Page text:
Creative Activity Centers for Your VBS

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by Kathy Carlisle

As your team begins to gather registrations for your VBS, it is time to consider how best to structure each day’s activities. Most likely, participants are assigned to age-appropriate groups. Participants can stay with their group in a designated room and accomplish the activities of the day, or they can move around to various stations that incorporate the VBS theme.

Program materials provide guidance for groups to do songs, craft projects, and games around a Bible reading for the day. By breaking these pieces up into “stations,” you can keep participants moving and increase interaction. Our parish utilizes core leaders who stay with each age group to guide them through the activity centers, providing support for facilitators as needed.

There are many opportunities to get creative and have fun with activity centers. Depending on your theme and the gifts of your team, brainstorm ways to mix up the days and rotation of activities. Consider a music station to learn motions to the theme song, or a drama station (space) where older participants can practice and then act out a skit for one of the Bible stories at an assembly. You may offer this every day or on specific days throughout the program.

Interactive Fun

Variety makes for more excitement as your VBS progresses. When considering game time, select activities that reinforce the Bible theme for the day. You can also incorporate outdoor fun: tossing water balloons or using buckets and sponges. Set up an area where each participant goes for a “souvenir photo,” such as posing in a tropical tree house, riding a rollercoaster, or dressing as a saint.

Each activity center should encourage participants to share, cooperate, and mingle with one another. At snack time, for instance, say a prayer of thanksgiving and explain a connection between the snack and the day’s Bible story. Let participants assemble their snack, like putting together a “sheep sandwich” with marshmallows or cheese when you discuss the Good Shepherd, or mixing “dirt and worms” into pudding cups when discussing God’s creation.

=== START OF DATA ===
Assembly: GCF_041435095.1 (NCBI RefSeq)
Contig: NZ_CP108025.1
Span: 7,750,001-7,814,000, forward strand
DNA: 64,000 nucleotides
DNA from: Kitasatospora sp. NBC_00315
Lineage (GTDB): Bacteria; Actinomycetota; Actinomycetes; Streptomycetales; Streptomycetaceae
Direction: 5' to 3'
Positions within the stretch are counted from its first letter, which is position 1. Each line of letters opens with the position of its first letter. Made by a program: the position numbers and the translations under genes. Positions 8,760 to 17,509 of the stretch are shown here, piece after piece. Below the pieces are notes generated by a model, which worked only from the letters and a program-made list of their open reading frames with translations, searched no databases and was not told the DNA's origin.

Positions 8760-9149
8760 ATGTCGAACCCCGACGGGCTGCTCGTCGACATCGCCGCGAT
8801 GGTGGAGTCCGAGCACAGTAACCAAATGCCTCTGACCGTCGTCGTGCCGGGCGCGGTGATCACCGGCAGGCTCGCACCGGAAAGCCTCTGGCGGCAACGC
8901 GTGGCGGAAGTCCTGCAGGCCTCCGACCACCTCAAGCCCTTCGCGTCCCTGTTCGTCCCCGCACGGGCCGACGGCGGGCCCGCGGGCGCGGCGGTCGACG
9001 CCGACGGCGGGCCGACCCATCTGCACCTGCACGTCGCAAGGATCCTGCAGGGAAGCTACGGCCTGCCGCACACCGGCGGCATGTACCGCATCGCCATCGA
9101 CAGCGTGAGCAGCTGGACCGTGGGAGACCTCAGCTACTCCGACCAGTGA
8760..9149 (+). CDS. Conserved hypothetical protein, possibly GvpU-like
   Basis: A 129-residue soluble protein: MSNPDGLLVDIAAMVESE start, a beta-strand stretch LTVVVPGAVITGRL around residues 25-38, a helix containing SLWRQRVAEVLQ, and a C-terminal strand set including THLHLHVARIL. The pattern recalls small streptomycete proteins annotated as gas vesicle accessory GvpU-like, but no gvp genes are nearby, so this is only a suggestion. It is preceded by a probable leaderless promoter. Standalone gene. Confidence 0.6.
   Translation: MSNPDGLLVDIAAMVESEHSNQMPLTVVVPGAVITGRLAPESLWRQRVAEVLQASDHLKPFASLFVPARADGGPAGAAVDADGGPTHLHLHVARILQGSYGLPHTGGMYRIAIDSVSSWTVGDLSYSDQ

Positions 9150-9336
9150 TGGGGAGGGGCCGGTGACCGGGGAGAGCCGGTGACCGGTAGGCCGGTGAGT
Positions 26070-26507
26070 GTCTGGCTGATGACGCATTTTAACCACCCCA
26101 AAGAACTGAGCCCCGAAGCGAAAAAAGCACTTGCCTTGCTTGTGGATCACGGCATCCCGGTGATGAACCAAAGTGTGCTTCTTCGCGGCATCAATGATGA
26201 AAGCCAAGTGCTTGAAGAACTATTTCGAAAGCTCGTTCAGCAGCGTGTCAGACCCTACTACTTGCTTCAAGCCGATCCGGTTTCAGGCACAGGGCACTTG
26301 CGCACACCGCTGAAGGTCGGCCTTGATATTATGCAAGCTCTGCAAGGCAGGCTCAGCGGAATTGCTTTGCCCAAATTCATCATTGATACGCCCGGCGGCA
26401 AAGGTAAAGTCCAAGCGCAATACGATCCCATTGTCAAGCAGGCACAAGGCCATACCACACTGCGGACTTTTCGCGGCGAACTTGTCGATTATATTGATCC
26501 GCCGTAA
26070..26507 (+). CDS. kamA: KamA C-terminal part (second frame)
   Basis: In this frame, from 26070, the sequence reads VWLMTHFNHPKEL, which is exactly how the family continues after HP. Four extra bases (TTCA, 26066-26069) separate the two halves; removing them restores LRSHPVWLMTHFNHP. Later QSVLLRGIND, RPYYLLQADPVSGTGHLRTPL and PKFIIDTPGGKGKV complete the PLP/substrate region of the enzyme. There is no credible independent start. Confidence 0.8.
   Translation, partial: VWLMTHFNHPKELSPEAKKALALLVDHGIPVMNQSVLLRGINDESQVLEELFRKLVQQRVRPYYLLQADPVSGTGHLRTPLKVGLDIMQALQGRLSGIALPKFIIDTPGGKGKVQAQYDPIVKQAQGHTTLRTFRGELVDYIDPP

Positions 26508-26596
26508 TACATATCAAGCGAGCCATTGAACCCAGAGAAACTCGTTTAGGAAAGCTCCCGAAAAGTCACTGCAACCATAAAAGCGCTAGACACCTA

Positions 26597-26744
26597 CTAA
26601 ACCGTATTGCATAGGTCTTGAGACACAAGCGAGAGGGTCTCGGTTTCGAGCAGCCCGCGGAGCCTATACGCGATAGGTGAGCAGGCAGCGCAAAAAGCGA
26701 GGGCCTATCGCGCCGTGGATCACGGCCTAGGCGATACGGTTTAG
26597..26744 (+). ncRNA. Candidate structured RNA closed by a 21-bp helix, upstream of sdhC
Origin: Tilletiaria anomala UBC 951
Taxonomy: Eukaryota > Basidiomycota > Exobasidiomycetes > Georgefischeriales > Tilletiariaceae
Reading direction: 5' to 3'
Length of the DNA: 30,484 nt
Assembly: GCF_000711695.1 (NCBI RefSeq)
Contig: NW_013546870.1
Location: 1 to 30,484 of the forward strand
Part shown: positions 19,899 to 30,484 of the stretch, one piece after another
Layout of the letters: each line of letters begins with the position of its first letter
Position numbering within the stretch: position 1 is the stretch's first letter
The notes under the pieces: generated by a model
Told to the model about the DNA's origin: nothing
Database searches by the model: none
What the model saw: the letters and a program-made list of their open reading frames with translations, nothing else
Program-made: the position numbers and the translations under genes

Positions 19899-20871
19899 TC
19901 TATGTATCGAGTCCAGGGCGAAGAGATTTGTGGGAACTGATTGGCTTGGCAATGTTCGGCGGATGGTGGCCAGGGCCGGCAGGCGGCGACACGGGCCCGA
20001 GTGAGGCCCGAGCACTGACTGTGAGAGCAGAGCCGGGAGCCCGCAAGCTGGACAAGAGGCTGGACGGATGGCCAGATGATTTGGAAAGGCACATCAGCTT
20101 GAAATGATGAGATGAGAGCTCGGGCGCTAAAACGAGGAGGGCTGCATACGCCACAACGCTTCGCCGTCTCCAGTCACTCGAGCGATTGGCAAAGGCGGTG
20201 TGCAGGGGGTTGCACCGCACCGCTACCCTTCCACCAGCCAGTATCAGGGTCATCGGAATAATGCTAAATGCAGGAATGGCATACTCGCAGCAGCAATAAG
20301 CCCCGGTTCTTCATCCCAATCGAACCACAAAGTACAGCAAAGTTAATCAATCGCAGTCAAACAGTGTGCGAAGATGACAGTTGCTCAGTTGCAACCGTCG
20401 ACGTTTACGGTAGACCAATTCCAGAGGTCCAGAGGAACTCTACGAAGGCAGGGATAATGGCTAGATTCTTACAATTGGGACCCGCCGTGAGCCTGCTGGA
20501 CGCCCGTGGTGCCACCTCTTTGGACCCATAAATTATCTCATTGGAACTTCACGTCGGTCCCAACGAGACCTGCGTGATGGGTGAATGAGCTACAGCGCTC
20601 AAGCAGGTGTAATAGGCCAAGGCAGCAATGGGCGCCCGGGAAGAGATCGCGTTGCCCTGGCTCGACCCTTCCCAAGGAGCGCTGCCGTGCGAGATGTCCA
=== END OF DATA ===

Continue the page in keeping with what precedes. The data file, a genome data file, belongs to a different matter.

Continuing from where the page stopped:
Use Your Campus

Another avenue to explore for creative activity centers is your parish buildings and grounds. Each group may be able to tour a designated part of the church. Invite your pastor to explain the sacristy and all the sacred supplies kept there. Ask your music minister to demonstrate how the organ works or to offer a tour of the choir loft. Examine the stained glass windows and share the stories they depict.

Does your parish include a convent or rectory? How about the parish office or school? As you take a tour, invite priests, women religious, your pastoral associate, your principal, or other staff to share about their responsibilities and how they contribute to the life of the parish. Providing VBS participants with a glimpse into the daily workings of the parish diminishes some of the mystery and enables participants to feel more connected to their community.

Get Active!

Using activity centers is a dynamic way to engage VBS participants so that they can be energetic and get their minds and bodies in motion.

A scavenger hunt, for example, is a great tool to help participants find information or learn about a particular topic. Consider, too, hands-on service experiences such as helping to clean up the grounds, planting greenery on your parish campus, or sorting items for a clothing or food pantry. These kinds of activities are dependent on your theme and program goals.

Whatever format you follow, ensure that your VBS has plenty of opportunities to be active and creative. By fostering lively minds and bodies, you make it possible for participants’ spirits to be uplifted as everyone fully benefits from all your VBS offers.

Kathy Carlisle has worked in ministry for over 15 years at national, diocesan, and parish levels. She holds an MEd from Loyola University Maryland. She directs the VBS program at her parish, St. Rose of Lima in York, PA, where she also assists with the religious education program.

Copyright 2011, Bayard, Inc. All rights reserved. This article is protected by United States copyright and other intellectual property laws and may not be reproduced, rewritten, distributed, redisseminated, transmitted, displayed, published or broadcast, directly or indirectly, in any medium without the prior written permission of Bayard, Inc.

This article was written by the Catechist Staff and appeared in Catechist magazine, February 2011.

Image Credit: Shutter Stock 36076513

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